New York hospitals rank 44 on the Hospital Safety Scores list in 2016, which means the risk of medical malpractice, from emergency room errors to medication mistakes is significant. If you believe you were the victim of medical malpractice on Long Island, set up a consultation with Pegalis & Erickson, LLC today by calling (516) 684-2900.
Cancer is a disease that has touched millions of Americans. It is likely at some point in our lives we will have a family member or friend have some type of cancer. But, as medical technology improves, it is easier than ever to identify cancer– and, when cancer is discovered late or misdiagnosed and, by extension mistreated, you might wonder whether malpractice or medical negligence was at play.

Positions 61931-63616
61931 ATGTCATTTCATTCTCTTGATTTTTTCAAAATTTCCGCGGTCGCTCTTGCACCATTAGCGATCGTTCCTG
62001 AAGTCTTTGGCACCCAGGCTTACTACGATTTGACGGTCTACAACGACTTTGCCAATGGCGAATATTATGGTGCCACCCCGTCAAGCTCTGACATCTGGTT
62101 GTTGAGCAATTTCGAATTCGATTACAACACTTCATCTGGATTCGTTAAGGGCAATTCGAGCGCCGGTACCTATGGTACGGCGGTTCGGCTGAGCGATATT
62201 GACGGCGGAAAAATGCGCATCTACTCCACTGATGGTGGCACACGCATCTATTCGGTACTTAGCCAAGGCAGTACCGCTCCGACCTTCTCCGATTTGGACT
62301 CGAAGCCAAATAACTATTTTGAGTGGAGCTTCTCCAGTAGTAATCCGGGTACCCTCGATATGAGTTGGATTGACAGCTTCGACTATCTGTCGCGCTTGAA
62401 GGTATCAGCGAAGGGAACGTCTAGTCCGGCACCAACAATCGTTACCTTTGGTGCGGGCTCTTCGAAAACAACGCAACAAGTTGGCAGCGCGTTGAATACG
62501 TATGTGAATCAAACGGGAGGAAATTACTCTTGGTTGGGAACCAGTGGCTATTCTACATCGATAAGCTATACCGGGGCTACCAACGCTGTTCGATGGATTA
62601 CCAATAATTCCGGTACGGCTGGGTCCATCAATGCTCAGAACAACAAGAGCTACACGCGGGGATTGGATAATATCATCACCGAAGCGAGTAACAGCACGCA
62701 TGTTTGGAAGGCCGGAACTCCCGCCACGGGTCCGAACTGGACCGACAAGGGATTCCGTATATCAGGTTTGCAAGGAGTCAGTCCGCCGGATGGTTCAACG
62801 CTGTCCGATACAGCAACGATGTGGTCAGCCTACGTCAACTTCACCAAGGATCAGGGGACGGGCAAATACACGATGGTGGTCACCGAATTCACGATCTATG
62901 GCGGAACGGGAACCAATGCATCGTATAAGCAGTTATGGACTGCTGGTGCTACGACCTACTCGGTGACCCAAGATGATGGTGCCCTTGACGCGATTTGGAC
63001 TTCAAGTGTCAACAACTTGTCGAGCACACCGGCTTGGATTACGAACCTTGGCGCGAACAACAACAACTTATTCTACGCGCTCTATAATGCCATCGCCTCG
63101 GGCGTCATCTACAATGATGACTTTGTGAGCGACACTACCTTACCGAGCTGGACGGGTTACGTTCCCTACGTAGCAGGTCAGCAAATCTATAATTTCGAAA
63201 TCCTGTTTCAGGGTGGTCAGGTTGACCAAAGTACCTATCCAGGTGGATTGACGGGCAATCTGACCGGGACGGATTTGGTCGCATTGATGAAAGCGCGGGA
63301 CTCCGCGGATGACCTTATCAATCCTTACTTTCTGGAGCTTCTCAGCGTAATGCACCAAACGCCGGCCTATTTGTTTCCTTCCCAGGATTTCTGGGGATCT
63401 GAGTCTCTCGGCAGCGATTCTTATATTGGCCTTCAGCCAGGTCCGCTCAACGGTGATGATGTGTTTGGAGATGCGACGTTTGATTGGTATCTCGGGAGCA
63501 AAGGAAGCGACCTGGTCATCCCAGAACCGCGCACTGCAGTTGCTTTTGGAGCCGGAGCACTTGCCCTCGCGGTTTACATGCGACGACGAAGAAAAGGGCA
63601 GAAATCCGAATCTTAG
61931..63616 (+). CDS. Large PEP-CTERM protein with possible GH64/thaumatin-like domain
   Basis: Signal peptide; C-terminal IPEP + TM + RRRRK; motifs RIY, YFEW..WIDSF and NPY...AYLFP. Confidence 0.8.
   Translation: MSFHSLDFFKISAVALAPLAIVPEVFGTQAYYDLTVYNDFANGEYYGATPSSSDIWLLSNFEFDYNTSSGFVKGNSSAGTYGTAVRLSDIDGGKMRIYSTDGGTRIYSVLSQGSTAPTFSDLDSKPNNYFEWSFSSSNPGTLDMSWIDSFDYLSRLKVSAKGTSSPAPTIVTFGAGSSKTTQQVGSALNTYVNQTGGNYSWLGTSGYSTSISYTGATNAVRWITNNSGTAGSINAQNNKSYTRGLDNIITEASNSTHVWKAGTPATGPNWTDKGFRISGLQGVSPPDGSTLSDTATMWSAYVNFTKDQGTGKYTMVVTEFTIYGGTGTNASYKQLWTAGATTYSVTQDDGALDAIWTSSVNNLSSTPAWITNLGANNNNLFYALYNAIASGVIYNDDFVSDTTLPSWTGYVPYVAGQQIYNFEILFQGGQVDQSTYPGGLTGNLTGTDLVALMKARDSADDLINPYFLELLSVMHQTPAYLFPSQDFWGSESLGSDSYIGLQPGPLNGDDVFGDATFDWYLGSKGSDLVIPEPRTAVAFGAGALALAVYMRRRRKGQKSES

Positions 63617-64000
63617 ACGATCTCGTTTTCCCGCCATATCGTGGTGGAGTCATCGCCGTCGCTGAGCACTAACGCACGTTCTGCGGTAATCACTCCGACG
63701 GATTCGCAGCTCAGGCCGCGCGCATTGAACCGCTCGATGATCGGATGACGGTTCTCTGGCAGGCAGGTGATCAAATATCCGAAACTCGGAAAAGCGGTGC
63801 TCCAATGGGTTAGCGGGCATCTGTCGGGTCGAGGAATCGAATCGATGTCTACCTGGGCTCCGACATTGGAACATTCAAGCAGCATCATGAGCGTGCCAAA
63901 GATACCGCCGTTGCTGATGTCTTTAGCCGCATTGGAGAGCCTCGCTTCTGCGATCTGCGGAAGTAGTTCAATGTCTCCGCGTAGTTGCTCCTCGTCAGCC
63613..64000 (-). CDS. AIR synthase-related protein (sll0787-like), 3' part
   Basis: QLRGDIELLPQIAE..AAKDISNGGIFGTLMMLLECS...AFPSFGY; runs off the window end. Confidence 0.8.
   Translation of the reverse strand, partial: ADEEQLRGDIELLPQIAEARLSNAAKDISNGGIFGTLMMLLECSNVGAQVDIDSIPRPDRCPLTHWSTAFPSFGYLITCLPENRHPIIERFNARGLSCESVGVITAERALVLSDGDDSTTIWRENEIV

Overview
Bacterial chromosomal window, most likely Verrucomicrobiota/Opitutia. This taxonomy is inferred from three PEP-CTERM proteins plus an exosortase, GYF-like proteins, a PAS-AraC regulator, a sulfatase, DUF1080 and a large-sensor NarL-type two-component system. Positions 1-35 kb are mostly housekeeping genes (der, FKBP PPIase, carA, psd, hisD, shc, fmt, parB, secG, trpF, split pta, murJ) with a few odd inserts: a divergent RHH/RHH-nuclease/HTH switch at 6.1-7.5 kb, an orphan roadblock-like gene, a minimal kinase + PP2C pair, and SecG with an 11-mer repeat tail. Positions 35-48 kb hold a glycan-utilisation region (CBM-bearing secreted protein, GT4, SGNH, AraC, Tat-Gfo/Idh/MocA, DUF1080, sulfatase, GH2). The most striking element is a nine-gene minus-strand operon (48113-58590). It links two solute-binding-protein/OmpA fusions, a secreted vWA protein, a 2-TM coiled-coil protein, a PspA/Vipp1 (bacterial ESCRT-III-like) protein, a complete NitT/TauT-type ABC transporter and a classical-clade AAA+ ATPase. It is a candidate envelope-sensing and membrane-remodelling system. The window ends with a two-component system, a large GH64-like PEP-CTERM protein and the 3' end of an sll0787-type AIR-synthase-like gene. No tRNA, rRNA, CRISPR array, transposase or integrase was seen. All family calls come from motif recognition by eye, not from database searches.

Also known as renal cell carcinoma (RCC), this cancer presents in blood in urine, flank pain, malaise, anemia, and fatigue. These symptoms usually indicate a more advanced cancer and may also mimic those of kidney infections. RCC is asymptomatic in its early stages, and is usually detected during routine examinations.
Fatigue is the main symptom of testicular cancer, along with low back pain. A testicular lump and swollen scrotum are common symptoms as well. This cancer is often found or suspected during physical examinations. Testicular cancer has a remarkably high survival rate, hovering around 97% if timely diagnosed and treated.
Thyroid cancer presents in mild and easy-to-miss symptoms, including neck pain, a lump at the base of the neck, trouble swallowing, and voice changes (hoarseness). The 5 year survival rate for thyroid cancer is about 98%. Thyroid cancer can be misdiagnosed for Graves Disease, thyroid disorders,and Lyme disease.